1. Direct the ‘eye to the sky’ and the apple will fall easily from the branch. This means turning the bottom of the apple upwards, gently. Apples grow on ‘spurs’ that emerge from the branches. Avoid damaging the tree by pulling on these delicate stems.  [See the video, below]
  2. Hold your apples in your palm, not with your fingers. Pressure from fingers can bruise your apples, so try picking from your palm instead.
  3. Be choosy. You do not need to pick a tree clean before moving on to the next one. Only pick ripe apples and save the rest for others, later.
  4. Don’t drop the apples. Apples gently placed in baskets or bags have a better chance of holding up later on, as bruised apples tend to go bad faster.
  5. Don’t throw or waste apples. The apples are your farmer’s livelihood.
  6. You can sample the apples to determine your favourite at the farm, before you begin picking. We ask that you please eat apples after they have been paid for.

Apple Trivia

  • Contrary to popular belief, apples are not native to North America. It is commonly believed that apples originated in Kazakhstan.  The only apples that are native to North America are Crabapples.
  • Apples of each variety are clones of the original tree. Apples grown from seeds would be terrible to eat! This is done by grafting the branch of a popular apple tree onto the trunk of another.
  • Originally, apples were brought to North America, not because they make great pies. They were brought because apples were ideal for making alcoholic cider!

There are a variety of pick your own apples at Barrie Hill Farms. Click here for information.

Cheesy Oven Roasted Tomatoes

Just a quick turn in the oven gives these cheesy roasted tomatoes good caramelization, allowing the natural sweetness to blend with the hearty flavors of this delicious summer farm fresh produce.
Cheesy Roasted Tomatoes - Barrie Hill Farms
I seem to always have the problem of too many tomatoes or not enough.  This week I had too many and had to cook some up before they went bad.  I’ve roasted cherry and grape tomatoes but never large ones.  I was tempted by my favourite flavours of tomato, cheese and basil and had just enough of each ingredient to roast
Goat cheese, parmesan or mozzarella will give you terrific flavours.  These would be great as an addition to a BBQ’d meal or with some couscous or freekah.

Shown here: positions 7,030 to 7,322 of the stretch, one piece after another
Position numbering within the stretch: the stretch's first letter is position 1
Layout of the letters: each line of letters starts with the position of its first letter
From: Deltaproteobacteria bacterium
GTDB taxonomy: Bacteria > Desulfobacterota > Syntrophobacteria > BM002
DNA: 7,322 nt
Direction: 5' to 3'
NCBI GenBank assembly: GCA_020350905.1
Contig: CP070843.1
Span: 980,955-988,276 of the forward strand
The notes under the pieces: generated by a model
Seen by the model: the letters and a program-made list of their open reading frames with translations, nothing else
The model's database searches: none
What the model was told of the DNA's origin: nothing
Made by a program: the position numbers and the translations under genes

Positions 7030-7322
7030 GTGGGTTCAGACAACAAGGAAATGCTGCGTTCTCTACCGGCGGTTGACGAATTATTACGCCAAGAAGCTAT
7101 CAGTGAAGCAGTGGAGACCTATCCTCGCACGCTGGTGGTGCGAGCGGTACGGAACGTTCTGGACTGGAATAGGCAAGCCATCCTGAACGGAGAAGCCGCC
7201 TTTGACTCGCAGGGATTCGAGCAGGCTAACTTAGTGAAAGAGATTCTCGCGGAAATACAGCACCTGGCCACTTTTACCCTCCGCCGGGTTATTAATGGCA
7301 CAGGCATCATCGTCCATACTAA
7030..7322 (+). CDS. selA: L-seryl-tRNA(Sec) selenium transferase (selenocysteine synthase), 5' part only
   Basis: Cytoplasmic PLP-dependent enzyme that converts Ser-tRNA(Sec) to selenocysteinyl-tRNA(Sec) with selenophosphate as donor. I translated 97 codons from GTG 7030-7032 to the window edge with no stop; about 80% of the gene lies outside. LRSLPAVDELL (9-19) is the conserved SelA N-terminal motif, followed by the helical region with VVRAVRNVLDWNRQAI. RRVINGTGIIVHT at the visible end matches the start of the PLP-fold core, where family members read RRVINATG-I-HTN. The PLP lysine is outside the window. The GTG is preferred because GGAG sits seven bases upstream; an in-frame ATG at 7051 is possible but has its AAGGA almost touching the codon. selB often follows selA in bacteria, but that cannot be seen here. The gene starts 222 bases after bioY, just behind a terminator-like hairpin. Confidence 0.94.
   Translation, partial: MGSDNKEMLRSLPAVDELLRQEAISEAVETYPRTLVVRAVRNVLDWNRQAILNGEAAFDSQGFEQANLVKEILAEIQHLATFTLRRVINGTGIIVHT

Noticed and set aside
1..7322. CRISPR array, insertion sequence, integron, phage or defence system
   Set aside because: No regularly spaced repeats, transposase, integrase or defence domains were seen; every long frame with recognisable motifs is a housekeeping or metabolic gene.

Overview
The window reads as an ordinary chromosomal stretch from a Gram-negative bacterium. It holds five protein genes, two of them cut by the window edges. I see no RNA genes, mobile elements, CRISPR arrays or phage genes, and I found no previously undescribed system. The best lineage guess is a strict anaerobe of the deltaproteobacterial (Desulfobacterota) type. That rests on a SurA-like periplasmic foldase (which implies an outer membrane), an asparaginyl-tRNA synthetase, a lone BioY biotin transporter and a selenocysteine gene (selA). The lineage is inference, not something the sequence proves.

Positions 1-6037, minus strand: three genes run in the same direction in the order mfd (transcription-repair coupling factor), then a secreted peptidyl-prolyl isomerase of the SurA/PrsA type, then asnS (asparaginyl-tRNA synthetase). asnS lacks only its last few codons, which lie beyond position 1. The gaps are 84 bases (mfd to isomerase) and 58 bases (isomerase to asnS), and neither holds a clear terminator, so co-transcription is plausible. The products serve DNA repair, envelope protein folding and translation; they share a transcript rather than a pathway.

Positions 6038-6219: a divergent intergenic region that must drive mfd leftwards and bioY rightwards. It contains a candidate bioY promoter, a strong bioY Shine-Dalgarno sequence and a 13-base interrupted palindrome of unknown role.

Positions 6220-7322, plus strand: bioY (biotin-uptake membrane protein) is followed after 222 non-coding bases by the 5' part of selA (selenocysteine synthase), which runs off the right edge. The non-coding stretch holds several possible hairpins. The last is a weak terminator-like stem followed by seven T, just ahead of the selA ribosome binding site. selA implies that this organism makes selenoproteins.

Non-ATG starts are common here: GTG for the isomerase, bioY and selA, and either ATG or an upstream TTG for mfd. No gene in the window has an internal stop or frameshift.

I made a dressing of garlic, lemon juice, olive oil and fresh basil and just drizzled it over the tomatoes when they were done.  The calorie count is low in this meal so you can treat yourself to some garlic bread to soak up the tomato juices.  Roasting is a great way to coax concentrated flavours from less than pristine tomatoes.  The flavours were a taste bud sensation! My new favourite dish. Cheers!

Cheesy Oven Roasted Tomatoes

Just 25 minutes in the oven gives these cheesy roasted tomatoes good caramelization, allowing the natural sweetness to blend with the natural hearty flavors of this delicious summer farm fresh produce.
Prep Time: 10 minutes
Cook Time: 35 minutes
Total Time: 45 minutes
Course: Side Dish
Cuisine: Canadian
Servings: 4


  • 4 large, ripe tomatoes
  • 1 tbsp olive oil
  • 2 tbsp Balsamic vinegar
  • salt & pepper to taste
  • 1 cup goated cheese or grated parmesan
  • 4 large basil leaves
  • small handful fresh basil, chopped
  • 1 garlic clove
  • juice of ½ lemon
  • 2 tbsp olive oil


  • Preheat oven to 350 F
  • Halve the tomatoes and place on baking sheet, cut side up. I put tin foil on my sheet and sprayed it with olive oil spray to make clean up easier.
  • Drizzle the olive oil, Balsamic, salt and pepper over the tomatoes.
  • Roast for 20-25 minutes until the skins are blistered, top the halves with goat cheese and roast another 5 minutes.
  • Meanwhile, put the dressing ingredients into your food processor and pulse until the basil is finely chopped.
  • Remove from the oven and place a basil leaf on each tomato and drizzle with dressing.
Tried this recipe?Let us know how it was!

Follow us on Facebook for more delicious farm-fresh recipes, and updates on our growing seasons!

Recipe courtesy of Simply Fresh Dinners,  A partner with Barrie Hill Farms in bringing fresh recipes to your table.

More Tomato Recipes from Barrie Hill Farms

Risotta Stuffed Tomatoes

Roasted Grape Tomatoes

Asparagus Tomato Salad with Feta


When are Tomatoes Available at Barrie Hills Farm?

A calendar showing when crops are available at Barrie Hills Farm.